A casino is a gambling establishment where people place bets on games of chance. Casinos can be found all over the world and include table games, such as blackjack, poker and roulette, and slot machines. Casinos are popular with tourists and locals, and they generate billions in profits each year. They feature elaborate themes and amenities such as lighted fountains, musical shows and hotels, but the majority of their income comes from gambling.
The word casino was first used in the English language in the 19th century, and it came to be used as a slang term for organized crime syndicates. Mafia members had plenty of money from drug dealing, extortion and other rackets, and they were eager to invest it in casinos. They provided the bankrolls and took sole or partial ownership of some casinos, while exerting considerable control over their operations. Federal crackdowns and mob dissolution eventually drove the mobsters from their cash cows. The mob’s departure allowed legitimate businessmen with even deeper pockets to enter the industry, and they soon realized that the casino business was a lucrative enterprise.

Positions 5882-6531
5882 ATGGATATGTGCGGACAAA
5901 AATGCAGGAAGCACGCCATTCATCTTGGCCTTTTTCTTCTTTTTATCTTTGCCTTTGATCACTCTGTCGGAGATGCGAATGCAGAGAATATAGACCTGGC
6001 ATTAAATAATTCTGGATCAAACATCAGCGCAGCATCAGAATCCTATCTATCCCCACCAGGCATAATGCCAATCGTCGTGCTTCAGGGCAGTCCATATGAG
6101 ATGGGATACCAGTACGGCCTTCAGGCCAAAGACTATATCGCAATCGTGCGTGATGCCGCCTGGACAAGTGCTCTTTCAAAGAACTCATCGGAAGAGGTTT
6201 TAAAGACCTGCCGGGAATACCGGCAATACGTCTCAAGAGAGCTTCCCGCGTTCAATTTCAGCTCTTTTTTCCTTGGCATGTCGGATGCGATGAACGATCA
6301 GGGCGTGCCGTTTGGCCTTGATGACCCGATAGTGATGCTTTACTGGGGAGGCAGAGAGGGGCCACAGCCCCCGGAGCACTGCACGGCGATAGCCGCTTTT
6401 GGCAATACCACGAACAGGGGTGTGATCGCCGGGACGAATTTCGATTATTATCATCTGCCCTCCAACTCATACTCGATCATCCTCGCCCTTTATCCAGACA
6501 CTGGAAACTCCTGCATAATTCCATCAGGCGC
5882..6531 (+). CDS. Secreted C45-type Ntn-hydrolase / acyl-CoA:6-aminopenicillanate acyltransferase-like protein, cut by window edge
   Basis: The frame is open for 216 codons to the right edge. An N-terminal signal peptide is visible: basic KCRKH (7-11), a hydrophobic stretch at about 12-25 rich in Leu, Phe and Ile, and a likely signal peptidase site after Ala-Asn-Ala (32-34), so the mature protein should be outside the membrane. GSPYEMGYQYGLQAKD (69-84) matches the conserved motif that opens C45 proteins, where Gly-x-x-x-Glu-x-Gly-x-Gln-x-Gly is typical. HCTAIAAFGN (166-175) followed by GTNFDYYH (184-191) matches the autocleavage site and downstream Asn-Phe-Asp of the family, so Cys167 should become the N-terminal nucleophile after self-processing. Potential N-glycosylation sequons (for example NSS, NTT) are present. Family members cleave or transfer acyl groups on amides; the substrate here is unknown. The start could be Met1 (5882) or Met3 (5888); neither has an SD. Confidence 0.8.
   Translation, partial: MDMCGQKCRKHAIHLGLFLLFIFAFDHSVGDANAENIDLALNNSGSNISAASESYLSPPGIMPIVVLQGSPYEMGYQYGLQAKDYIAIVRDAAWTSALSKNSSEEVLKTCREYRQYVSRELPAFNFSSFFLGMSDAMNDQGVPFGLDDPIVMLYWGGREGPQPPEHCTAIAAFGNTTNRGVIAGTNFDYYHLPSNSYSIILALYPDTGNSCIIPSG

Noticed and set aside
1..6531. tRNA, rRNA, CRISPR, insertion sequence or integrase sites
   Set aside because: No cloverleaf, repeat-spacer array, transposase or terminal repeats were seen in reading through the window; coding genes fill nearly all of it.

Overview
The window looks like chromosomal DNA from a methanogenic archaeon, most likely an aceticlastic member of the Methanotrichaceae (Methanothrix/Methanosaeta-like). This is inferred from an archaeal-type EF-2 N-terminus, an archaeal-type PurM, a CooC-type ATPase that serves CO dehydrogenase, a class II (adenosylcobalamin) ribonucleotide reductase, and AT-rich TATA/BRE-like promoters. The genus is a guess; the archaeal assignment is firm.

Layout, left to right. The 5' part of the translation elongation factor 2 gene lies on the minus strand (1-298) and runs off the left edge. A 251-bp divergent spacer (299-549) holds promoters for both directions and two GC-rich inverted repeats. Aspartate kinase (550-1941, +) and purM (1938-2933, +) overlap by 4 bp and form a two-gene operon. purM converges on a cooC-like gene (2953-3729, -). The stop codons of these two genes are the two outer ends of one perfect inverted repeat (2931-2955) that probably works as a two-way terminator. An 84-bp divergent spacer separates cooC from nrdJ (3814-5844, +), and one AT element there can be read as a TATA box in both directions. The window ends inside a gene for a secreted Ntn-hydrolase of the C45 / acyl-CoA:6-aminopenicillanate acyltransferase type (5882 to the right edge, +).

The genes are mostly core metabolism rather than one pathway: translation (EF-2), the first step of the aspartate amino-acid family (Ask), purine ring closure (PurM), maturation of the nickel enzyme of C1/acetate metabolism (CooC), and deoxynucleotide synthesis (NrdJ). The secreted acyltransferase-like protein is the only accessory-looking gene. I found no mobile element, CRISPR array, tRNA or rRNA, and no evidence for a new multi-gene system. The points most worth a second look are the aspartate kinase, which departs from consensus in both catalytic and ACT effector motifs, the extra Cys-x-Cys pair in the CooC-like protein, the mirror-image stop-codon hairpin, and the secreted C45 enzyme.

Casinos have long relied on customer loyalty to boost their gross revenues. They offer “comps”—free or discounted entertainment, hotel rooms, food, drinks and other perks—to players who spend significant amounts of time and money playing their games. In addition, they offer low-cost buffets and show tickets to encourage people to gamble more often.